Running total

Some readers have asked recently if anyone knows what the total cost of the ball park is at this point.

These numbers are ones that I attribute to the cost.  I hope that the readers of this blog will help us to build a more accurate accounting.

Double your pleasure showed us that the $61 million in bonds will cost us $137,286,965.10 by the time we pay them off.  That is unless the folks down at the city refinance the deal again.

Opening day was about a “guaranteed maximum price agreement” with the ball park contractor.  The document excluded certain things from the price, like:

  • railroad platforms and bridge
  • railroad platform foundations
  • Missouri and Durango street improvements
  • offsite improvements/work (this probably includes the water and sewer work the city is not talking about as well as the pedestrian and road work around the park)
  • special construction provisions required at railroad
  • porcelain/art signage
  • 4 TOPP or 2 TOPP tables and loose chairs
  • aluminum and fabric sun shades

Train wreck was about the deals the city had to cut with a railroad in order to get a sliver of the land that the ball park now sits on.  In addition to the $238,810 the city had to pay for 8,684 square feet of land, paying $27.50 per square foot, the city had to sell two acres of land adjacent to the $27.50 land for $11.10 per square foot.  Citizens suffered the economic consequences of the city agreeing to close eight railroad crossings throughout the city as part of the land deals.

Shameless told us about a deal where the city gave the state $5 million to enhance bridges between Portfirio Diaz street and Missouri avenue.  The state will spend $2.7 million for two pedestrian overpasses going over the depressed train way leading into the ball park.  The state will also spend $800,000 dollars for pedestrian wayfinding in downtown.

Baseball art showed that the city was going to spend  $850,000 with three artists for work to be done at the ball park.

In El Paso quality of life update the fact that the city was spending $500,000 from quality of life bonds to build a pedestrian pathway into the ball park.

Shoes dropping addressed the fact that “El Paso Water Utilities will handle the work and pay to redo the water and sewer lines in the area…”

Various studies have been paid for relative to traffic, congestion, noise and vibration.

In addition, the sports group has agreed to pay up to $10 million outside of taxpayer money.

Moving city hall has now cost us over $70 million.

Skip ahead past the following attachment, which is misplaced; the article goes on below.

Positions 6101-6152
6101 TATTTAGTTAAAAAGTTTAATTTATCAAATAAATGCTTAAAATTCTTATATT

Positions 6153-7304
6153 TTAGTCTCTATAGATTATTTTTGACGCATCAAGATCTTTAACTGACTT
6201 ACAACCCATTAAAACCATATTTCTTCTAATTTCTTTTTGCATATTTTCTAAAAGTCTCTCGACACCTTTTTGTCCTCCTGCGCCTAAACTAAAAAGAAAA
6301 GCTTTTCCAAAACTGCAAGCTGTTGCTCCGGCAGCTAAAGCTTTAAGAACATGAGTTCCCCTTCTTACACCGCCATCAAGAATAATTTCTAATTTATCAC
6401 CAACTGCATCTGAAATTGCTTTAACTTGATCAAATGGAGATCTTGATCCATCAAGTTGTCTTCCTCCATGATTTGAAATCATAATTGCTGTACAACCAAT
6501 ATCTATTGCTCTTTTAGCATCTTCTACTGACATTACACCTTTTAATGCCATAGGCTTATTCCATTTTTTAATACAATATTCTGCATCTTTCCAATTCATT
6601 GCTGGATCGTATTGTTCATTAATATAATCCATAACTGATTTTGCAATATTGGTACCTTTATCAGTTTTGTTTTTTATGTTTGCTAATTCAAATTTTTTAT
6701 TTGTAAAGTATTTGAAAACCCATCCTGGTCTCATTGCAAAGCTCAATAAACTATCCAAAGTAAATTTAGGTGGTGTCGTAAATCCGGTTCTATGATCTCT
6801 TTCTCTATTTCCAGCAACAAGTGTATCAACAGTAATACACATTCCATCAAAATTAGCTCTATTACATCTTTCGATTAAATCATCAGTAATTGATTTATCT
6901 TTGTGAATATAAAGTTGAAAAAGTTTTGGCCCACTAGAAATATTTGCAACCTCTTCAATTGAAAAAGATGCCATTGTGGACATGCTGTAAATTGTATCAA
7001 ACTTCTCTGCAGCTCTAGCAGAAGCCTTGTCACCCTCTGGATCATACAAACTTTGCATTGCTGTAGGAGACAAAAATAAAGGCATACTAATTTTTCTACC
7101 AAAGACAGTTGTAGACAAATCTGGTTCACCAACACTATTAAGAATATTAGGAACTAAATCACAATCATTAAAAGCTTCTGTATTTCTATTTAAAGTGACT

That gives us:

  • $137 million to pay off the bonds
  • $239 thousand to buy land from the railroad
  • $5 million to the state
  • $850 thousand for art
  • $500 thousand from the quality of life bonds
  • unknown amount for the water utility to do their work
  • $70 million to move city hall

I come up with about $220 million in capital costs.  Operating costs are another matter.

Not bad for a $35 million stadium that Inside job told us about.

We deserve better





3 Responses to Running total

  1. U says:

    Don’t forget about the ongoing costs of leasing space for the Tax department and the loss of productivity by having people spread out over town. Oh forgot about the cost of police and fire outside of the stadium and the yearly 3 million + being skimmed out of the general fund as a result of the downtown.TIRZ/TRIZ

    I asked if they would pay those cost out of the money going into the downtown special tax district and they said no. I understand that that money is to help out the property owners who refused to keep their downtown property up to code. I guess that is how you make money which is to use someone elses money.


  2. I hope the baseball fans are getting $220 million+ enjoyment out of the ballpark. I know Woody and Josh Hunt are laughing all the way to the bank with this fiasco. On the other hand, I get irritated every time I want to conduct business with the City and have to find out where the various departments are in our scattered “City Halls.” I will continue with additional irritations as our Hotel Occupancy Tax falls short of expectations, thus raising City taxes further. As a long-time business owner in El Paso, I know I will be looking for another city to retire. Our taxes are ridiculous, and I refuse to pay outrageous taxes for paltry benefits in return.


  3. Jerry Kurtyka says:

    Probably as good an estimate as any. City Hall isn’t going to tell you how much this really cost anymore than UMC is going to explain why it owns and expects rent for the EPCH building that we paid $120MM to build.

    It’s all good in Woody Land.


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